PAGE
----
To start, it’s not actually called “nap yoga.” Its name is “restorative yoga.”
But still, there were pillows and blankets and there might have been some snoring. It was dark and warm and 8:30 at night.
“Restorative yoga is a practice that is all about slowing down and opening your body through passive stretching. … During the long holds of restorative yoga, however, your muscles are allowed to relax deeply. It’s a unique feeling because props, rather than your muscles, are used to support your body.” From An Introduction to Restorative Yoga.
You might think it looks like this:
But really it looks more like this:
After some hemming and hawing I posted restorative yoga in the 220 workouts in 2020 group. All the while I was wondering, does this count? Is it really a workout? Whenever I find myself asking that, I have two responses. One, I count 120 km bike rides as single workouts so it all balances out. Two, if the point of counting things is to motivate to me to do things I wouldn’t usually do then this counts. With my injured knee I’m trying to stretch and relax more. I’m going to massage therapy. And now I’m going to restorative yoga it seems. The minute I posted it, Tracy commented, “How did you like it?” She knows me well and knew it wasn’t my usual thing. There was nothing heavy to lift, no speed, and no throwing people around. Heck, except in winter when I love the warm, even regular yoga isn’t really my thing.
At the end of a rough day at work, and after several days of hard workouts, it felt right.
What did I like? I enjoyed the length of time in the postures. The room was warm but not hot. I enjoyed some of the guided meditation. I didn’t fall asleep.
I mention not falling asleep because in earlier attempts to lay still and meditate and relax (childbirth classes) I’d fall hard and fast asleep, pretty much almost instantly. That was little use in preparing for childbirth since the pain meant sleep wasn’t an option. This was really my first successful attempt at completely relaxing while awake.
The lessons learned while being active are ones we can use in every part of our lives. My own journey of running and doing yoga taught me plenty and served me well for when I decided to leap into a whole different kind of running, as the NDP candidate for London West in the Federal Election.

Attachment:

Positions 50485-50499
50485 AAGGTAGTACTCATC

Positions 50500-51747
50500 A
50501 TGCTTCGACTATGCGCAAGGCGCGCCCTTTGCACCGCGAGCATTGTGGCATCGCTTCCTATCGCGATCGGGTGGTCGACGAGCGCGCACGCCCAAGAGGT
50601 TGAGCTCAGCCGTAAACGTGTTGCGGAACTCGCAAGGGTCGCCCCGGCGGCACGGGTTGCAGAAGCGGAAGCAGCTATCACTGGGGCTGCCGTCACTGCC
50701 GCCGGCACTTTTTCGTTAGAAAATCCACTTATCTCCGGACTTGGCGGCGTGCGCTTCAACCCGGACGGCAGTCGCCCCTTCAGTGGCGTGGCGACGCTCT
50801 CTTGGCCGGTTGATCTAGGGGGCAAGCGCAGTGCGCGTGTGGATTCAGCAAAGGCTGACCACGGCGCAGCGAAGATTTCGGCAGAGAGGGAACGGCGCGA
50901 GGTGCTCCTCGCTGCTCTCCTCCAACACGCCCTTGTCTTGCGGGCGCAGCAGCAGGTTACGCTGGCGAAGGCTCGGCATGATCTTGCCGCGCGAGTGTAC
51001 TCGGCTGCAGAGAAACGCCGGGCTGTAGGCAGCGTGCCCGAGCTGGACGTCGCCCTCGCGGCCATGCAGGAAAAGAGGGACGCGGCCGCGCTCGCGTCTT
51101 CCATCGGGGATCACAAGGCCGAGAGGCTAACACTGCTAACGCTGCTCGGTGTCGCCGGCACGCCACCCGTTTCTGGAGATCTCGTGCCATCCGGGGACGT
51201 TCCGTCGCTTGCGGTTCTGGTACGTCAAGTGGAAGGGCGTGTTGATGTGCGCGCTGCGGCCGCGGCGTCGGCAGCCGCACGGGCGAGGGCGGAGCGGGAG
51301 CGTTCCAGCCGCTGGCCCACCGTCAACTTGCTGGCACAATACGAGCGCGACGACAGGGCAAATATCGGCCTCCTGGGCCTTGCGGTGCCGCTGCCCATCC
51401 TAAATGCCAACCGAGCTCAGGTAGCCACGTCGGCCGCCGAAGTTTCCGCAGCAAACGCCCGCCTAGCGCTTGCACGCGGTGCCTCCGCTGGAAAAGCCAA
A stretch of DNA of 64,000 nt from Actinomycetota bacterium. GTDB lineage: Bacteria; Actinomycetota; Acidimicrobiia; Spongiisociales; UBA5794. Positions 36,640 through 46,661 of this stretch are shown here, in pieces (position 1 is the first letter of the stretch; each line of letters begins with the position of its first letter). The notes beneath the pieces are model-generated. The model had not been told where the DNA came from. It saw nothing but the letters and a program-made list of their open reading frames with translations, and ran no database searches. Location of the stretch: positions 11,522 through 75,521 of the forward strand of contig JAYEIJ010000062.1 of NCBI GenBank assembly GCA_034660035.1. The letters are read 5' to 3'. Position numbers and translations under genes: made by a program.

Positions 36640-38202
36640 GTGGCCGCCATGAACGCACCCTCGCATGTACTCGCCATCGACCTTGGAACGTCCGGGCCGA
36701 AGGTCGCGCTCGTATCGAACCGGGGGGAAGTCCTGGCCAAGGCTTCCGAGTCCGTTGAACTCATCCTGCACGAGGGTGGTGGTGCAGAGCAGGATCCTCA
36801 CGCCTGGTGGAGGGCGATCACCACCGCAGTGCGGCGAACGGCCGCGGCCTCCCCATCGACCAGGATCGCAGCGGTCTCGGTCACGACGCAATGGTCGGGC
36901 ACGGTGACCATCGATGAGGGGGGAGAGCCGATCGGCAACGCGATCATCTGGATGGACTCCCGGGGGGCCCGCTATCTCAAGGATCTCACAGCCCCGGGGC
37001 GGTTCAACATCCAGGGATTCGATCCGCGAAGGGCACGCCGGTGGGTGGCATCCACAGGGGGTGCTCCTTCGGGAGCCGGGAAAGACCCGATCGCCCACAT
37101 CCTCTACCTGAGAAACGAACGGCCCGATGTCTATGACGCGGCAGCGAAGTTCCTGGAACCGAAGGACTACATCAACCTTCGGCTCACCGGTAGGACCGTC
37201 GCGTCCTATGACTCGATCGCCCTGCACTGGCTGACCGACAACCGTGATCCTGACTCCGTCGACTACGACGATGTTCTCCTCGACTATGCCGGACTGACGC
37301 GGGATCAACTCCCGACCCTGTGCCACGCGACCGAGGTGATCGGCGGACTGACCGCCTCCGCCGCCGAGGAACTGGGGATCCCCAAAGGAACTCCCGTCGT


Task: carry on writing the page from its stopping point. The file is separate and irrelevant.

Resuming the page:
For years I was a regular runner but like many, I didn’t come to running until later in life and it took me a while to see myself as a “real” runner, whatever that is supposed to mean. I made my way from 5ks to 10ks to half marathons, always believing marathons were out of reach for me – meant for the actual real runners. People who were of course more athletic and capable than I was.
As you can imagine, the decision to run in the election wasn’t a simple one either. I’d asked and supported many women to run and founded a local organization, Women & Politics to support them when they did. But for many reasons, when previously asked to run, I’d always said no.
This time was different. I still went through the cycle of questions: Am I really the right person to do this? Do I have the grit to make it through the inevitable criticism, long days and hours of campaigning? How will I make this work with all the other responsibilities in my life? What will the impact be on my family? And most of all, do I really want this? Questions that were similar to the ones I’ve asked myself in other situations.
Before doing marathons, I wasn’t sure I was capable of running 42.2 kms or perhaps more pointedly, doing the training to run 42.2 kms. Before doing yoga regularly, I didn’t think I was capable of a daily yoga practice. I eventually learned that like everyone, I am always capable of more than I think I am and that big challenges usually excite us and terrify us in equal measure. So, after lots of conversations, soul searching and contemplation, I took the leap and said yes to being a candidate.
Running and yoga proved to be great teachers for an election. During the actual campaign period, the days were long and extremely intense. Twelve hour days or longer, with at least half of that spent out door knocking were the norm. I consistently woke up tired. But just like training for running, I put on my shoes and headed out the door. There was no “if” about it, I just did what needed to be done.
But none of us do anything truly on our own. When I was training for marathons I did so alongside a supportive running community and encouraging friends and family. In my daily yoga challenge, I had a consistent online group of like-minded yogis. For my election run, I had an amazing campaign team working with me and an incredible partner and two teenage daughters who all who took on the bulk of our family responsibilities. They made it easy for me to focus on what I needed to do.
I treated the pre-campaign period before the election was officially called, as my “base training”. We were door knocking and listening to people all summer long. The time spent walking and listening for those months laid the foundation for the six-week election period (the marathon). Not only the intense physical requirement of campaigning but also the intellectual and emotional considerations of being “on” and in tune with people’s needs.
My many years of doing yoga, brought a calm and clarity to the emotional experience of campaigning. People shared really hard stories at the door and they trusted us to do something about the issues they were facing. At times it was overwhelming – the pain and struggle people live with is real. When overwhelmed by the immensity of it all, I would go back to focusing on being present, listening and offering up a platform that I absolutely believed in.